Tuesday, August 23, 2005

That Jesus film

If you are interested in Jesus films, one of life's little mysteries is how the Jesus film (John Krish & Peter Sykes, 1979) can be so successful as an international tool of evangelism when it is so bad. On Filmchat Peter Chattaway points to an interesting piece in last week's New York Times:

Putting Jesus in Every Mailbox
By SHAILA DEWAN
Warren Smith, the publisher of an evangelical Christian newspaper in Charlotte, N.C., compares the movie "Jesus" to the jawbone of an ass.

That is, it does not matter if the movie, a 1979 box office flop, has a gooey soundtrack and a British voiceover, or if the actor who plays Jesus breathes noticeably as he lies in the tomb. If a weapon as unlikely as a jawbone can slay an army, as the biblical story goes, then "Jesus," direct-mailed on DVD to every household in Mecklenburg County, N.C., can offer salvation.
Not so sure that having a British voiceover can be held against it. I'd never even noticed. Is it British? Isn't it Richard Kiley and isn't he American? There are some nice stories in the article, including this:
A turning point came when a doctor in Birmingham, Ala., Robert Cosby, bought 1.7 million copies and mailed them in 1998 to every household in Alabama, although he "wasn't very impressed" when he saw the film.

"I mean, it was a nice film," Mr. Cosby recalled the other day, speaking by telephone from his home. "I would say it was moderately good."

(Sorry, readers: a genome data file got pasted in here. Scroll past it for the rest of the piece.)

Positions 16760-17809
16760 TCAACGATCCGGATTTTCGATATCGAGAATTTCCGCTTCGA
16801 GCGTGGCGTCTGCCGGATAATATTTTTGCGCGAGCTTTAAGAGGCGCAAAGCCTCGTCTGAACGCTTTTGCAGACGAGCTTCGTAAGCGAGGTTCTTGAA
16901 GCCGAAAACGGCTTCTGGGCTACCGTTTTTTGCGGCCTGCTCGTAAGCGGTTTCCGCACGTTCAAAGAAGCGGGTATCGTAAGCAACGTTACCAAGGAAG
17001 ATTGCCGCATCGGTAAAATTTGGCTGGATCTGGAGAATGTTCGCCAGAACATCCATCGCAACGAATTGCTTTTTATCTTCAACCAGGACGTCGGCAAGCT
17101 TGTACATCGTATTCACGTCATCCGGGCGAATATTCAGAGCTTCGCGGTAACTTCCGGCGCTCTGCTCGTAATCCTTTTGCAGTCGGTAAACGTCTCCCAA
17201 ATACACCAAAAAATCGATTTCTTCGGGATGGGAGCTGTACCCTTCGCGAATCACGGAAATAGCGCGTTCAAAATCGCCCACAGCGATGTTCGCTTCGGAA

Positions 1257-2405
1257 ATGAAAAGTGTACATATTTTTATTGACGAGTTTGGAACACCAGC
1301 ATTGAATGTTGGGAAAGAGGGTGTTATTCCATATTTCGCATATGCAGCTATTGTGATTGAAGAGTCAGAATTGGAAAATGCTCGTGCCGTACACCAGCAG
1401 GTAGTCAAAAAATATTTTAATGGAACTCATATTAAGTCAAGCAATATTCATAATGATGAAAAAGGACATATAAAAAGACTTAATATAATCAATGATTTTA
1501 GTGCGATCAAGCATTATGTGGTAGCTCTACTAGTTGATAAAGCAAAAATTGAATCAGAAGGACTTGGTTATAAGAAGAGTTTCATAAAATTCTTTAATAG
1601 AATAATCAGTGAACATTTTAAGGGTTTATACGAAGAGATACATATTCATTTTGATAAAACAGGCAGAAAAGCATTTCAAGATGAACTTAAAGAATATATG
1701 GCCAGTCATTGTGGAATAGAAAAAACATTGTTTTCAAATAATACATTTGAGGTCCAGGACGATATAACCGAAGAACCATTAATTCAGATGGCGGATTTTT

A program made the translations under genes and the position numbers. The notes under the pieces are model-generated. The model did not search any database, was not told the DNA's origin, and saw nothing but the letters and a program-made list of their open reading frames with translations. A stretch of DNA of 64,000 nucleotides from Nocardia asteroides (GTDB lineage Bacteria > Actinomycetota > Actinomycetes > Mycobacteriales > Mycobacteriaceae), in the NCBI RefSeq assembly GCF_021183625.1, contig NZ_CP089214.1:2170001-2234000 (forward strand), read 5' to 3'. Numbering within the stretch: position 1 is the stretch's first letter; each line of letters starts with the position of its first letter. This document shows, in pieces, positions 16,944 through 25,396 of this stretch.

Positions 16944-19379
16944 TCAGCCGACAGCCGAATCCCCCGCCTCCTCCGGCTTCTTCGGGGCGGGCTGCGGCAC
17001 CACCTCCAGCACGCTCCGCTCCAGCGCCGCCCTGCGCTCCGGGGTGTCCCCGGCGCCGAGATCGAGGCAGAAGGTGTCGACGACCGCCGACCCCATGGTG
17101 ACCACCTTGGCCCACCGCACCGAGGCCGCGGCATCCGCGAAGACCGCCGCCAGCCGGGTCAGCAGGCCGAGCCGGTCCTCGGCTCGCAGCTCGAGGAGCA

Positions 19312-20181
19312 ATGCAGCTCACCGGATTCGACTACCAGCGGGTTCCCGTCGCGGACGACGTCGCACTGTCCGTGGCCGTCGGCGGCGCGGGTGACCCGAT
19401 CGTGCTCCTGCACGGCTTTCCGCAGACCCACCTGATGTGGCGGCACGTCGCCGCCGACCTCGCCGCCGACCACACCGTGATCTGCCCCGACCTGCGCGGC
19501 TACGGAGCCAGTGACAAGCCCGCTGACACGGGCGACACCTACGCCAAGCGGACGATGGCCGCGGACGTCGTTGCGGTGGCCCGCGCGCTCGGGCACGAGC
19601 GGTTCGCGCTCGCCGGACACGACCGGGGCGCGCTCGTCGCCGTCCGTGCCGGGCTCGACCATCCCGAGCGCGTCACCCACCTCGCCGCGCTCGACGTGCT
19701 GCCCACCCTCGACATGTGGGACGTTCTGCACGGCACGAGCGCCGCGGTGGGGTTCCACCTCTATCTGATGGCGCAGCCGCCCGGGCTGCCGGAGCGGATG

The mailing included Mr. Cosby's home address and telephone number. One day, he said, he found a copy of the video in his front yard with a note that said, "Jesus has returned."
Peter Chattaway has a link to Martin E. Marty's comments and to several other useful bits and bobs, with additional comments. Something new to me:
Hopping on to yet another tangent, I saw this film on the big screen when it was brand new, and I bought a copy of Lee Roddy's novelization that still occupies a prominent place on my Jesus-movies bookshelf. That's right, a film whose big selling point was that it was for the most part a word-for-word adaptation of the Gospel of Luke was novelized.
And if you don't own a copy yet, you can pick one up on Amazon for $0.01! An offer not to be missed, surely.

Peter also refers to an article in Christian Century by John Dart on The Making of Jesus -- the Motion Picture and I have added that to my page on the Jesus film.

4 comments:

steph fisher said...

'a film whose big selling point was that it was for the most part a word-for-word adaptation of the Gospel of Luke was novelized'?

surely that's proof for celebration with scrambled eggs and champagne!

Rob Bradshaw said...

Thanks Mark,

As someone whose job is to provide follow-up for responses evangelistic outreaches I agree that the Jesus film is rather dated, although it continues to be successfully used internationally. Agape in the UK now offer those wishing to do the "Jesus Video Project" a choice between the original Jesus film and the documentary style presentation: "So, Who is This Jesus?" presented by Russell Boulter (formerly of "The Bill" and "Casualty").

Further info on the DVD is available here: http://www.deo-gloria.co.uk/res_switj-dvd.htm

Regards, Rob

Whit said...

I've never seen it. I think I'll send my 1 cent to Amazon so that I can put in my 2 cents.

Ben Myers said...

"One of life's little mysteries is how the Jesus film can be so successful as an international tool of evangelism when it is so bad" -- good point. And perhaps the success of many other forms of mass evangelism is equally mysterious. But I suppose God can speak even through Balaam's ass....